Tagged as DanChem Technologies

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Nov 16: DanChem Technologies Contract Meetings

We are pleased to announce that we have reached a tentative agreement with DanChem Technologies that we are prepared to recommend for ratification. On Friday, November 16, 2018, we will be hosting two contract meetings for members to review the offer.

As a Local 400 union member, you have the opportunity to get answers to your questions and vote on your next contract. Please make a plan to attend one of these important contract meeting. (You only have to attend one meeting.)

DanChem Technologies Contract Meetings

Friday, November 16, 2018
7:30 a.m. or 7:30 p.m. (You only have to attend one meeting.)

Courtyard Marriott
2136 Riverside Dr. Danville, VA 24540

Sep 27: DanChem Technologies Membership Meeting

On Thursday, September 27, we will be hosting a union meeting for members working at DanChem Technologies to prepare for upcoming negotiations on our new contract.

We need your help to shape our strategy and prioritize our goals for negotiations. Your input will help us put together proposals well in advance of the actual contract negotiations and help us fight hardest for the things you and your coworkers want most.

As a Local 400 union member, please make a plan to attend this important meeting.

DanChem Technologies Membership Meeting

September 27, 2018
7:30 a.m. to 8:30 p.m.

Courtyard Marriott
2136 Riverside Drive, Danville, VA 24540

Shop Stewards Save Members from Dust Exposure

Local 400 shop stewards from several plants in Virginia, including DanChem Technologies, pose for a photo at a seminar in May 2017.

Banks Stamps, Jr., has worked at DanChem Technologies in Danville, Va., for 42 years, and he became a shop steward in 2004 after a 10-month-long strike. One of his top priorities ever since has been to build a worker-run safety program to better protect members’ health. Recently, Banks and two fellow shop stewards, Mike Barker and Eddie Dalton, put that program to the test.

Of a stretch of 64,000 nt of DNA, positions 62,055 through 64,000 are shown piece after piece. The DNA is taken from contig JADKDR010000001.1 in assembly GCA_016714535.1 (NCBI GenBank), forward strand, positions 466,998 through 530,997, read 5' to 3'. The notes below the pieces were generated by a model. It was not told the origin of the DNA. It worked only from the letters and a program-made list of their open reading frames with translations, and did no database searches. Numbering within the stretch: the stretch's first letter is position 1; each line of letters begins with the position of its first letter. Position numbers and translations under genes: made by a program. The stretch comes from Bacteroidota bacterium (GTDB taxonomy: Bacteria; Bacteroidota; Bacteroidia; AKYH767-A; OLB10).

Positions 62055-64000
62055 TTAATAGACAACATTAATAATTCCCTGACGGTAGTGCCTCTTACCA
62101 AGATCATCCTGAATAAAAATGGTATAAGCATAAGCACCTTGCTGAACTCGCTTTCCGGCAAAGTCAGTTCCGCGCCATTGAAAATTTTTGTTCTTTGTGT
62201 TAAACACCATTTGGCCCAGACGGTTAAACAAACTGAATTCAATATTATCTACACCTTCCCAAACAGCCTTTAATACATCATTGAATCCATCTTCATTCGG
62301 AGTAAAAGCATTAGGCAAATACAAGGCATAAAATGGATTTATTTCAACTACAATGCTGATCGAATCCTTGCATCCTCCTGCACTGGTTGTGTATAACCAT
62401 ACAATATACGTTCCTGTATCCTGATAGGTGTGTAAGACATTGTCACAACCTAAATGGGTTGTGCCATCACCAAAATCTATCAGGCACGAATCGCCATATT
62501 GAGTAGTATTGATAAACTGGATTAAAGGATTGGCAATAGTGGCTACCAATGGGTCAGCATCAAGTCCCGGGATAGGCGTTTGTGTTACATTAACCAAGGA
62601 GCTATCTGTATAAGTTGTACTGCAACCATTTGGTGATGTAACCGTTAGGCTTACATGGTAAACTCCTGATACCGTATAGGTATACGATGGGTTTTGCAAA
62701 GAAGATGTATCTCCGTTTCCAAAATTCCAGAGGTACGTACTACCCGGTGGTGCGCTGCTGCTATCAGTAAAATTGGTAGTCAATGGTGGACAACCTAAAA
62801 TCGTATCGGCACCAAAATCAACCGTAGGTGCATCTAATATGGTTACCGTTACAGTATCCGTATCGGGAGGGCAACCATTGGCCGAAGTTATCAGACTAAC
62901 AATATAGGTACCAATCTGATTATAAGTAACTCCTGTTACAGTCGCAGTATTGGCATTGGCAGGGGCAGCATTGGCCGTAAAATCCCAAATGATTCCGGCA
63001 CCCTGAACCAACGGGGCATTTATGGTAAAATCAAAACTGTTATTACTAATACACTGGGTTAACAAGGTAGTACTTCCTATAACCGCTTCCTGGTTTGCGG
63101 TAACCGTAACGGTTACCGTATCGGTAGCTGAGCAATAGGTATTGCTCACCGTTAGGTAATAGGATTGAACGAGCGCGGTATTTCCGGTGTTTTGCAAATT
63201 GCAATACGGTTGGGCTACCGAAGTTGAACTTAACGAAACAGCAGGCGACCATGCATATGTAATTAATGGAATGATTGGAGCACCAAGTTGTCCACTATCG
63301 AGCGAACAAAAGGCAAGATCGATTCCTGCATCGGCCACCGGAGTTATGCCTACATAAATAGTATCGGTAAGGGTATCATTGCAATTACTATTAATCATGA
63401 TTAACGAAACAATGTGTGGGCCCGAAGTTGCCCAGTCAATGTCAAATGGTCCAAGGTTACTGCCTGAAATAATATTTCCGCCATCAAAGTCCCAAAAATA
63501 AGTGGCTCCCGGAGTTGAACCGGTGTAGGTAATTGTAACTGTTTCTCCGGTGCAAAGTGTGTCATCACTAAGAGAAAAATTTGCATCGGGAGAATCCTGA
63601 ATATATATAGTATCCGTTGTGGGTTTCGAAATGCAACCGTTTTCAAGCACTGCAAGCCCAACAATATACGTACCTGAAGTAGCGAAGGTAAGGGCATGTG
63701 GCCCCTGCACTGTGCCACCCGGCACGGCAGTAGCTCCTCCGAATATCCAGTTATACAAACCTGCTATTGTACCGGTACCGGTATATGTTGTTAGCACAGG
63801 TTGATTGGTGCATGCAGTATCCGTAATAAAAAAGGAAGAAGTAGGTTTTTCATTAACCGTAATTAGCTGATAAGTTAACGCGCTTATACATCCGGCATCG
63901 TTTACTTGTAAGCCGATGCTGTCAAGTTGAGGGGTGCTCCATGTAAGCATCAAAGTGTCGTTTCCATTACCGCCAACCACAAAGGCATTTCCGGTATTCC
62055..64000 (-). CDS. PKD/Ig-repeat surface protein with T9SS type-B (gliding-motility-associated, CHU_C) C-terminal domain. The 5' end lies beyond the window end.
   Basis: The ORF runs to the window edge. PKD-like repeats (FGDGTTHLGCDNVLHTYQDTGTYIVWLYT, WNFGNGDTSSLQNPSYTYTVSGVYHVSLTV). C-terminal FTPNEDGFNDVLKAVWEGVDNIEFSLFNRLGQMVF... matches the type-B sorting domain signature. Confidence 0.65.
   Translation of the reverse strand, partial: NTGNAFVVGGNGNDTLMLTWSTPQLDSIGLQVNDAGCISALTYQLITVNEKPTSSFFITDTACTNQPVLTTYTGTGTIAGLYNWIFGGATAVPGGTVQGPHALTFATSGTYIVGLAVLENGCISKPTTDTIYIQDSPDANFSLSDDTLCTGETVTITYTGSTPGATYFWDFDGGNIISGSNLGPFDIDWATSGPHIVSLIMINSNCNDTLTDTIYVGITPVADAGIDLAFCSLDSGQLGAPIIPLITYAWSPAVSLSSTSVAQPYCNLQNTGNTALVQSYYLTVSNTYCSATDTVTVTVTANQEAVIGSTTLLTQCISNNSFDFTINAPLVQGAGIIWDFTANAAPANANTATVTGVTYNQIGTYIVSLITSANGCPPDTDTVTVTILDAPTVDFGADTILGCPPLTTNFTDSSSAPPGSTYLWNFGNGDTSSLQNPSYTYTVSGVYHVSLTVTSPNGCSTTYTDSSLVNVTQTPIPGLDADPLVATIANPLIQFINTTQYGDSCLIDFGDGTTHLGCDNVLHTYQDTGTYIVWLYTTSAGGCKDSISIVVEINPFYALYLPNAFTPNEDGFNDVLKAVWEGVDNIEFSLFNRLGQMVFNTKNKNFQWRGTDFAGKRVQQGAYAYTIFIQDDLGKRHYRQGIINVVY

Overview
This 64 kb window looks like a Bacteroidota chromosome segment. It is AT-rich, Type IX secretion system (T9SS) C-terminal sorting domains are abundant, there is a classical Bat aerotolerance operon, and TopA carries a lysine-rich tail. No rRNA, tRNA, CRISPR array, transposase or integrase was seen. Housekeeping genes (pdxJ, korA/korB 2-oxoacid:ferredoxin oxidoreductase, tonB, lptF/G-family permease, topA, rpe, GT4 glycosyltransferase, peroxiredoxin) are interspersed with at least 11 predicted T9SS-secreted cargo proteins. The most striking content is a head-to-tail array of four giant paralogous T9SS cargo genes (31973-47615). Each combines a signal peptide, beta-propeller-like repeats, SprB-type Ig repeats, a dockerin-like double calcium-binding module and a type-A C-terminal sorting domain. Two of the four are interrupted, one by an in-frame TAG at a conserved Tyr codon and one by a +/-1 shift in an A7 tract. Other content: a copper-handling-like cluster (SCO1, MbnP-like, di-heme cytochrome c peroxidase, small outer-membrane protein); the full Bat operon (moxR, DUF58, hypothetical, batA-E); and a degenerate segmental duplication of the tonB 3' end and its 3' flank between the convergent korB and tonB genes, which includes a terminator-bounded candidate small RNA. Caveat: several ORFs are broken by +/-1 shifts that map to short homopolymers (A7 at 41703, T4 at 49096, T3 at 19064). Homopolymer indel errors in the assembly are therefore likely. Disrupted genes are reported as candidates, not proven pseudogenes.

The shipping & receiving lead person at DanChem, Banks knew something wasn’t right when UFCW International Vice President Robin Williams came to the plant for a tour. “There were certain areas that management didn’t take her around to,” Banks said. “But I’ve been here so long, I knew what processes were going on.”

It turns out that one particular room was being used to package a newly-produced material for a customer that was demanding a lot of this product. (The specifics can’t be revealed because it’s proprietary information.)

“The product’s put in large tote bin,” Banks explained. “It comes out of a shoot. Then it’s put through a sifter, which vibrates, turning larger granules into a powder. The problem is it leaves plenty of dust in the air. It’s dangerous to inhale and it actually has explosive properties. Making matters worse, there was no ventilation in the room where the packaging was taking place.

“So we’ve been working on eliminating or reducing the dust to safe levels,” he said. “Mike [Barker] and I had a meeting with management. We let them know our concerns and that we expect them to do what’s needed to minimize the dust. We also told them they need to address the heat and lack of ventilation in that room.”

In response, DanChem management acted to make some temporary fixes to the problem. “The company said they would make some adjustments on the machine used for packaging,” Banks said. “They would transfer the product into smaller drums and sift it into smaller packages. They would blow in cooled air on hot days. The people doing the packaging would rotate in and out, rather than doing full 12-hour shifts in the one room.

“We made clear to them that these actions need to be followed by a permanent fix,” he added. “Among other steps, they promised to install a permanent air conditioning system. We’re going to hold them to it and we’re going to have follow-up meetings, getting employee participation to improve on the design of the safety solutions. If they had done this from the start, we wouldn’t have had these problems.”

Banks emphasizes that the positive results so far are, “A result of our activism. Our members have an employee-driven safety program. And we have subcommittees dealing with specific parts, like ergonomics. Management is only looking at the bottom line of their profits, so it’s up to us to bring these issues up and demand action. So far we’ve had some success and if management drags its feet, we have the grievance process, which is often enough to move things forward.

“It’s a constant battle, but we’re going to see this through to stop the dust and every hazard our members face,” Banks said.